When the movie does a 15 year jump ahead, you are still feeling what they thought they had been able to leave in their past. Major message of the movie - you don't get past your past by trying to avoid it!!!! (That's an exclamation point for each "boy.") The next scene, when John (Ron Eldard) bumps into scumbag rapist former-guard (Kevin Bacon) in a dive diner, shocked me as much as it shocked John. John looking at himself in the bathroom mirror may be the most powerful single event in the movie.
A close second is when narrator "Shakes" gathers up the courage to go visit his father in desperate hopes of telling his own dad what was done to him while in the juvenile prison. His father is just not on the same page, and Shakes closes back up without telling him. Wow. If that scene doesn't move you.......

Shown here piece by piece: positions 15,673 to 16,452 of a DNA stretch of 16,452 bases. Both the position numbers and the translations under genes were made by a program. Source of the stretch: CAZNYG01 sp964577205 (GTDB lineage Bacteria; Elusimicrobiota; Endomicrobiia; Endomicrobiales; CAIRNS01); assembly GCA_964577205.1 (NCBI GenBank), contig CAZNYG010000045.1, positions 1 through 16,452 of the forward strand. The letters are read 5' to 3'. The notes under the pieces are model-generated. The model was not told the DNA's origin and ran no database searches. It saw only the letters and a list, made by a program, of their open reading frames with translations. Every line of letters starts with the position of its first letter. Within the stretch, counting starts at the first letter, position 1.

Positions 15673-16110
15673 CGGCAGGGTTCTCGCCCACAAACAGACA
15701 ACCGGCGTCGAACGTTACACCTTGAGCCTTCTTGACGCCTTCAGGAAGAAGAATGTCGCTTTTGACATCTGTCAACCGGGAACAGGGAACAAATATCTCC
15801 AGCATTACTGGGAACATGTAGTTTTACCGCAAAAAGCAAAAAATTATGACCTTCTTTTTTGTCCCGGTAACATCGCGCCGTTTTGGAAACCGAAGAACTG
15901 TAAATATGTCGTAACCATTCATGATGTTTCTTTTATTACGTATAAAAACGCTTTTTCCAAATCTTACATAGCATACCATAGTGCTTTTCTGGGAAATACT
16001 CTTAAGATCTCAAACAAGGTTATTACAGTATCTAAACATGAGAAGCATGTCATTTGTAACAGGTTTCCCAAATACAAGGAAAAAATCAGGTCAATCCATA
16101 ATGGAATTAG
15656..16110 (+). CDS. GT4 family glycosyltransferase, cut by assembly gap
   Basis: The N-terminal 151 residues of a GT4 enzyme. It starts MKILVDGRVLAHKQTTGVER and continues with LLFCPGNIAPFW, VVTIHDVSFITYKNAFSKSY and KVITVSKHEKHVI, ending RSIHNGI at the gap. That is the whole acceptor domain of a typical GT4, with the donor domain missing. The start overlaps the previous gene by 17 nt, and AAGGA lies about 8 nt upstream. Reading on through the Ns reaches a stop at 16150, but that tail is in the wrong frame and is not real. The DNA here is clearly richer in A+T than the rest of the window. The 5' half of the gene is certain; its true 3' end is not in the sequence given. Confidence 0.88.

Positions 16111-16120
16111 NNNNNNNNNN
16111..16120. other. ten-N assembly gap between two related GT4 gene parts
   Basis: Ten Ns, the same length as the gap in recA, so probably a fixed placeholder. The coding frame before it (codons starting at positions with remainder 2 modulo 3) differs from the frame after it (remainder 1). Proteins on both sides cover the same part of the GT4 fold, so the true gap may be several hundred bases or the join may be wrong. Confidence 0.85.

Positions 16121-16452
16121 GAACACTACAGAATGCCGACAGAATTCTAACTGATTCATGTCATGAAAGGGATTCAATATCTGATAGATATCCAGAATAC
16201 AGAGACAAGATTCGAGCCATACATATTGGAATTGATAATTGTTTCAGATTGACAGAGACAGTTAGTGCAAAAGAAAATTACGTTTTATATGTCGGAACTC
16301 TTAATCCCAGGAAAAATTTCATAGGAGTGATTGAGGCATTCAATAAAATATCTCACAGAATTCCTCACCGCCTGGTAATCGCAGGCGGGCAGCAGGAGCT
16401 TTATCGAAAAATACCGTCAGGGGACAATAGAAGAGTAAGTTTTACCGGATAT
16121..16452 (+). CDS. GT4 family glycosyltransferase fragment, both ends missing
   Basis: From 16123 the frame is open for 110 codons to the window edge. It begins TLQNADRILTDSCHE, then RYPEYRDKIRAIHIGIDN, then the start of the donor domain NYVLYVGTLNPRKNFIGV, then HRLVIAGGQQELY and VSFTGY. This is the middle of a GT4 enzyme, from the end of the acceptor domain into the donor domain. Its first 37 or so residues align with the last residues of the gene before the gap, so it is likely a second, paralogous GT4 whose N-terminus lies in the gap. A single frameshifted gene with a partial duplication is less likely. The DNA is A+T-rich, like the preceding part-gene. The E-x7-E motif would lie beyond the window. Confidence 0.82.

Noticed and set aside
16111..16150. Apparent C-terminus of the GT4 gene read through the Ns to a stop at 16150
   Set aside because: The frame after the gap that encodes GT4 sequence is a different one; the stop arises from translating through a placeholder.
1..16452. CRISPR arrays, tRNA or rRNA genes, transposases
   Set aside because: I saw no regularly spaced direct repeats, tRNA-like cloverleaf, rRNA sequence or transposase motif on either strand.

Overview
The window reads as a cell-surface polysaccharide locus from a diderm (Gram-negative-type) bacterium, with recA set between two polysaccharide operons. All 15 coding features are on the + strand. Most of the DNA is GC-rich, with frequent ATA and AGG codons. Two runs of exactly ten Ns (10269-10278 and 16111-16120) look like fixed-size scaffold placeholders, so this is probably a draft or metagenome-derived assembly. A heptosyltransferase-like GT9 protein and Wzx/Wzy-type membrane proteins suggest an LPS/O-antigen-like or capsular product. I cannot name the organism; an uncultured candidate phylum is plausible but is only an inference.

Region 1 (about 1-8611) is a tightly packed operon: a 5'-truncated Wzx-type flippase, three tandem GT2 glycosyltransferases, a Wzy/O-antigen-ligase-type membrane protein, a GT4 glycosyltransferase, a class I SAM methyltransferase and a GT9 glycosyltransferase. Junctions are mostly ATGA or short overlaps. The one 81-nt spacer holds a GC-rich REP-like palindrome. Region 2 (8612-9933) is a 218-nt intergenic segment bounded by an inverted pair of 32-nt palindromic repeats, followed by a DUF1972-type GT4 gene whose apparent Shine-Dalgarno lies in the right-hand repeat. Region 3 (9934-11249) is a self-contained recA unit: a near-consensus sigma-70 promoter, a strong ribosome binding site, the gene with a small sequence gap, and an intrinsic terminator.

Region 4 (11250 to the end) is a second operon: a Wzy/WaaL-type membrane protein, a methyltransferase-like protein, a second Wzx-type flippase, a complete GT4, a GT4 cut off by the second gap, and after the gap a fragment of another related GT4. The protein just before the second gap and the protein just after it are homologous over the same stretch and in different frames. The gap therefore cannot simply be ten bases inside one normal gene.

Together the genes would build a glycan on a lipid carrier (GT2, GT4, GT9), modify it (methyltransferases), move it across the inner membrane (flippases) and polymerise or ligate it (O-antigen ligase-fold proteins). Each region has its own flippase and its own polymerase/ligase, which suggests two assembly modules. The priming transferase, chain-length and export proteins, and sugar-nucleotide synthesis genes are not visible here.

As an attorney, I particularly liked Dustin Hoffman's defensed attorney come-back (required by awesome character, King Benny). Hoffman's unassuming cross-examination of the only unmurdered rapist guard is one of my favorite courtroom scenes of any movie.
The movie's ending is either a flaw or a masterful choice by director Barry Levinson.Read more ›
However, Levinson has created a masterpiece, and a film that everyone should watch. Sleepers might've not been the most eloquent courtroom drama, and the tactics used might be unrefined, but I absolutely loved it. It showed the consequences of prison guards' sadism, which affected the boys for the rest of their lives.
All the actors give mindblowing performances, with no conceivable weak link. This includes the four child actors, who dominate half of the movie, but obviously don't receive as much press as their older counterparts. These four kids were outstanding in roles that must have been truly harrowing to play, especially the young boy who played John. Even Brad Pitt shows that under the right direction he can be more than a candy face.